Manchester’s Downtown 2020 initiative is intended to build upon the existing human energy and business strength of the central business district through public and private investment in projects, such as:

  • Zero Interest Loan Program – A program designed to fund building code improvements and provide financial assistance for transformative projects by focusing on addressing the code and/or access issues when it can be demonstrated that they are the primary barrier to expanded or enhanced use of the space that would add jobs, value, economic vitality, and taxable asset appreciation to the downtown.
  • Tax Relief – The 2020 initiative included a reorganization of town and special services district responsibilities, resulting in a reduction of the additional downtown mill rate by approximately three mills.
  • Capital Projects – To create more vibrant public space downtown, Manchester is developing a capital projects plan for the district to improve walkability, expand outdoor dining options, create a stronger sense of place, and make downtown Manchester a destination for businesses and visitors.

Manchester is a forward-thinking community open to progress and change and, as the region’s commercial and cultural hub east of the river, welcomes local medium- and large-sized businesses.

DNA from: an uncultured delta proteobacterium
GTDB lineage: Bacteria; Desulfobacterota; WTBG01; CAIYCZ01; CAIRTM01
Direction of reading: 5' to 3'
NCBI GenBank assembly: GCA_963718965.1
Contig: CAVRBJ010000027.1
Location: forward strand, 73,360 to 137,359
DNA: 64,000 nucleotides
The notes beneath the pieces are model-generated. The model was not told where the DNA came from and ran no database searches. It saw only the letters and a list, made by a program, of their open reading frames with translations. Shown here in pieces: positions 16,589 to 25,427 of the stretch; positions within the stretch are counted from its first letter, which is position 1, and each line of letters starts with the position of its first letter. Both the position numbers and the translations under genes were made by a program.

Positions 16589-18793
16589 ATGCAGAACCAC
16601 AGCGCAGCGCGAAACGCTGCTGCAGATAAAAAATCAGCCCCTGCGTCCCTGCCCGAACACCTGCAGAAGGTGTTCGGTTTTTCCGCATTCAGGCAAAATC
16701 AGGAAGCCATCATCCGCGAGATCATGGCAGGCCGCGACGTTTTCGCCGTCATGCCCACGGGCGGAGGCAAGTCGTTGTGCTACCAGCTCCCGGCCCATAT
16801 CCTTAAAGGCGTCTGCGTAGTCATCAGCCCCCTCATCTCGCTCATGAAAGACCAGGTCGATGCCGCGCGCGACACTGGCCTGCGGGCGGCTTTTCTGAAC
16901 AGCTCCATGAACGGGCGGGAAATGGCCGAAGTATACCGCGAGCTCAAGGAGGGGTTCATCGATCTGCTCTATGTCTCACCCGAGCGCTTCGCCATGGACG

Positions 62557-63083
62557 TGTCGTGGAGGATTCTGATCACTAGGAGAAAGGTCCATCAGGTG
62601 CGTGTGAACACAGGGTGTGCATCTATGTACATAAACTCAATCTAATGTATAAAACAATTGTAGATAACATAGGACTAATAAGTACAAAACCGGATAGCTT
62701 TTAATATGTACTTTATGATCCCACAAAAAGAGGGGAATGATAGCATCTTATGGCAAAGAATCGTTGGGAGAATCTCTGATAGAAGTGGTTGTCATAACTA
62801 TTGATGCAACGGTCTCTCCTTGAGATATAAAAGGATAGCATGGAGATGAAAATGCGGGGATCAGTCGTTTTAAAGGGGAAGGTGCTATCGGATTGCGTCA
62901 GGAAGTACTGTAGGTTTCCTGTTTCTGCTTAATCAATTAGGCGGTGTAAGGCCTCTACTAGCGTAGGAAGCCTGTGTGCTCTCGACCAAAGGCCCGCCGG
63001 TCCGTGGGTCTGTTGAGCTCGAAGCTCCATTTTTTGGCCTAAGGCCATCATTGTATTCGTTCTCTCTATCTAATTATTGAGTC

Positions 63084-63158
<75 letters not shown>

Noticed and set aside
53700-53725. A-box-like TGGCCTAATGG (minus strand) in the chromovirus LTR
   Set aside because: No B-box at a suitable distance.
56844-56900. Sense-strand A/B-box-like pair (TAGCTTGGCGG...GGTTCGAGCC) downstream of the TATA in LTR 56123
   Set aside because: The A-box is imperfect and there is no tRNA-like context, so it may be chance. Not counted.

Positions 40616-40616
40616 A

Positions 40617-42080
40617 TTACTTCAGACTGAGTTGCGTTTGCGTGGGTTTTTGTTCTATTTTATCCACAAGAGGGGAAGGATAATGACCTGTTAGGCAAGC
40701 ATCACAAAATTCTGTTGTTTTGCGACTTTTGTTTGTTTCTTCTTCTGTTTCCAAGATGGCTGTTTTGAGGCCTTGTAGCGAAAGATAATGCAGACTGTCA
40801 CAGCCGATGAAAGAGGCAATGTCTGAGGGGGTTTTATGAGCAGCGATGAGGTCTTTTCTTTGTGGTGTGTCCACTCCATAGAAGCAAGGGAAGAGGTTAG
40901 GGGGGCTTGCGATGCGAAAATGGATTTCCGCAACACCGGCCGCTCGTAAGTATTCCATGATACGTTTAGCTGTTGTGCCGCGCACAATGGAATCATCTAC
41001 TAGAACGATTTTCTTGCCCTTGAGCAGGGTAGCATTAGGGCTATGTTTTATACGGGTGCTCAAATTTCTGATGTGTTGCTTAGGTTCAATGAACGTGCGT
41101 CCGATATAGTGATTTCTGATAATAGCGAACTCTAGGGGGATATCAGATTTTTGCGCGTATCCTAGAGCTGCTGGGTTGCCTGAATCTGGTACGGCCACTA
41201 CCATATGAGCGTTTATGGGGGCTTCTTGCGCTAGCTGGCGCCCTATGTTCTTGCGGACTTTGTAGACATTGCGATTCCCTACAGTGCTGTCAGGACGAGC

Manchester also supports the business community by providing an efficient land use permitting process led by professional staff. The town is generally able to permit projects well under statutory time limits and provide coordinated support for any size projects.

In addition, Manchester is proactively seeking available state and federal funds for the assessment and remediation of brownfield sites to return them to productive use.

Out and About

Downtown Manchester offers a unique mix of 20 local restaurants, a wide variety of professional services and retailers, and WORK_SPACE, Manchester’s municipally owned and operated coworking, meeting, and gallery space.

The town also hosts annual events that draw excitement and attendance from the community and beyond, including:

From Case Mountain to Charter Oak Park to Wickham Park, Manchester offers many accessible outdoor spaces for the community to play in and explore. Manchester’s park system includes more than 1,060 acres of open space and public parks; numerous ball fields, courts, indoor recreation centers, and pools; and a Greenway System with 76.5 miles of bike trails. Manchester also has roughly 109 miles of formal and informal trails.

Manchester’s historical and rich arts, music, and culture scene in Manchester features creative spaces, installations, and establishments, including:

Town of Manchester Accolades

  • Sustainable CT – Bronze certification, 2019
  • Money Magazine, Best Place to Live in Every State, 2017
  • Connecticut Economic Development Association, Best Practices in Land Use and Economic Development’ certification, 2019
Photo: A crowd forms in front of WORK_SPACE on Main Street in Manchester at the start of the annual Manchester Road Race.